Recently in Recordings
In May 2016, Opera Rara gave Bellini aficionados a treat when they gave a concert performance of Vincenzo Bellini’s first opera, Adelson e Salvini, at the Barbican Hall. The preceding week had been spent in the BBC’s Maida Vale Studios, and this recording, released last month, is a very welcome addition to Opera Rara’s bel canto catalogue.
Jonas Kaufmann Mahler Das Lied von der Erde is utterly unique but also works surprisingly well as a musical experience. This won't appeal to superficial listeners, but will reward those who take Mahler seriously enough to value the challenge of new perspectives.
A new recording, made late last year, Morfydd Owen : Portrait of a Lost Icon, from Tŷ Cerdd, specialists in Welsh music, reveals Owen as one of the more distinctive voices in British music of her era : a grand claim but not without foundation. To this day, Owen's tally of prizes awarded by the Royal Academy of Music remains unrivalled.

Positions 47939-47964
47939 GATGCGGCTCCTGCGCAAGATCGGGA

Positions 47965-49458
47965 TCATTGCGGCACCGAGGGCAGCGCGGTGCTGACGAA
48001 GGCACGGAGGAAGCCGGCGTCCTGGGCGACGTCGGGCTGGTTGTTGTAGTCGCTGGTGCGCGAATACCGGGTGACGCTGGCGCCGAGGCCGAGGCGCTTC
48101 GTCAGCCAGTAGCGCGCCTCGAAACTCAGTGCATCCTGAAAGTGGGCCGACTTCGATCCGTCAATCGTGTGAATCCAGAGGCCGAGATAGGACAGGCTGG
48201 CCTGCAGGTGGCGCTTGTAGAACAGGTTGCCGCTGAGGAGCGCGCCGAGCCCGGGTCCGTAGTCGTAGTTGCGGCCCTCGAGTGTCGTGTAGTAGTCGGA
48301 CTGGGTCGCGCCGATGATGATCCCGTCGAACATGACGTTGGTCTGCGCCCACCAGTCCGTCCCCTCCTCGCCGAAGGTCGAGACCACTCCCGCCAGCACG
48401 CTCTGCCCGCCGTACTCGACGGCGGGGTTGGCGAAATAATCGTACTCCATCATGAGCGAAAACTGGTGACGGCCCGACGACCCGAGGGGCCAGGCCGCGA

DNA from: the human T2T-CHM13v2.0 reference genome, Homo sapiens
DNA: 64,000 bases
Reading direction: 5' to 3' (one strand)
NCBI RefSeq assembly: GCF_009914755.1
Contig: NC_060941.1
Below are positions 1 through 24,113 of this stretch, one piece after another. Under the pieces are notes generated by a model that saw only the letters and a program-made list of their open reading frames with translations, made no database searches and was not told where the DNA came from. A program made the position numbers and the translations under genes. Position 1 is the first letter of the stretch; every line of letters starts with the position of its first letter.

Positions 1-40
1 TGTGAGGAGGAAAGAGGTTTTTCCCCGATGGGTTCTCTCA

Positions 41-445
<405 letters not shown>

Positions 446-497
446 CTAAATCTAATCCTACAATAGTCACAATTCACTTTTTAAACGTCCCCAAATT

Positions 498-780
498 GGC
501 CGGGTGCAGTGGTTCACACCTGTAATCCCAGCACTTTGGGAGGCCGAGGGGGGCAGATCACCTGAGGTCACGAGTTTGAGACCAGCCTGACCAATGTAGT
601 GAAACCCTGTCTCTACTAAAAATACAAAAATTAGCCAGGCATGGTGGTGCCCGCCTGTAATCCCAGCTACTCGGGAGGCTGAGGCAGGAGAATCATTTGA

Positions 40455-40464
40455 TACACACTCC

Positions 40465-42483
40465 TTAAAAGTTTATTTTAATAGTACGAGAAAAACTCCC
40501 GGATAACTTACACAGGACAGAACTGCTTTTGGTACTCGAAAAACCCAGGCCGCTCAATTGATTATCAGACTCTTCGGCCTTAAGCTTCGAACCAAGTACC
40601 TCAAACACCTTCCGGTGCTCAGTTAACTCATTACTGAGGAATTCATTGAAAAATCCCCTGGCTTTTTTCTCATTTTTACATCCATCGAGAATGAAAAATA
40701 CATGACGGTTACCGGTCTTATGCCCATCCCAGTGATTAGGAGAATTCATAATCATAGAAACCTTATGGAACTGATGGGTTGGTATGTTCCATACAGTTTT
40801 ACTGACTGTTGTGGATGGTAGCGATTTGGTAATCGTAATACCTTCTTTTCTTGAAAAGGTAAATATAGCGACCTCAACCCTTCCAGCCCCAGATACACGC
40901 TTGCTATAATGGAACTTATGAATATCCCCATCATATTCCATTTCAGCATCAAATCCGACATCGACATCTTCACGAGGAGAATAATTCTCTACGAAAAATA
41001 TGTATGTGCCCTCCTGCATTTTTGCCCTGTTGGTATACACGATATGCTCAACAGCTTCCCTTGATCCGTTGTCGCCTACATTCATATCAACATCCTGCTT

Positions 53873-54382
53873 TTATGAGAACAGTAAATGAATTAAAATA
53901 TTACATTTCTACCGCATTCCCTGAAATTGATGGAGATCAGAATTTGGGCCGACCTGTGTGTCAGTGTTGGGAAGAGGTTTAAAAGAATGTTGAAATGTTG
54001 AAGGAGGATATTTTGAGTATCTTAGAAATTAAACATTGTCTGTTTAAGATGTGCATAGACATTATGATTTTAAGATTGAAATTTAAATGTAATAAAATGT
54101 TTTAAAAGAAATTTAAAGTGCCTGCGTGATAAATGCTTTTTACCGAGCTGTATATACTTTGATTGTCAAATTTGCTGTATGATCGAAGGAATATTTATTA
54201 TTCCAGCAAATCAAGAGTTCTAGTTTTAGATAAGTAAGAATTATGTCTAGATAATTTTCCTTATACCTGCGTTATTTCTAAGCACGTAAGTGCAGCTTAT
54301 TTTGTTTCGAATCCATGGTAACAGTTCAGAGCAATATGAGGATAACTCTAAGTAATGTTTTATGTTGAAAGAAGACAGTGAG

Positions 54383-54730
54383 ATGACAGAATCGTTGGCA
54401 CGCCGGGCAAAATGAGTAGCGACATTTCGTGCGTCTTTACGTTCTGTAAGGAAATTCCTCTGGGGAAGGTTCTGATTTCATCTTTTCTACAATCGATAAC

The Feast at Solhaug : Henrik Ibsen's play Gildet paa Solhaug (1856) inspired Wilhelm Stenhammer's opera Gillet på Solhaug. The world premiere recording is now available via Sterling CD, in a 3 disc set which includes full libretto and background history.
Honours yet again to Oehms Classics who understand the importance of excellence. A composer as good, and as individual, as Walter Braunfels deserves nothing less.
‘Can great music be inspired by the throw of the dice?’ asks Peter Phillips, director of The Tallis Scholars, in his liner notes to the ensemble’s new recording of Josquin’s Missa Di dadi (The Dice Mass). The fifteenth-century artist certainly had an abundant supply of devotional imagery. As one scholar has put it, during this age there was neither ‘an object nor an action, however trivial, that [was] not constantly correlated with Christ or salvation’.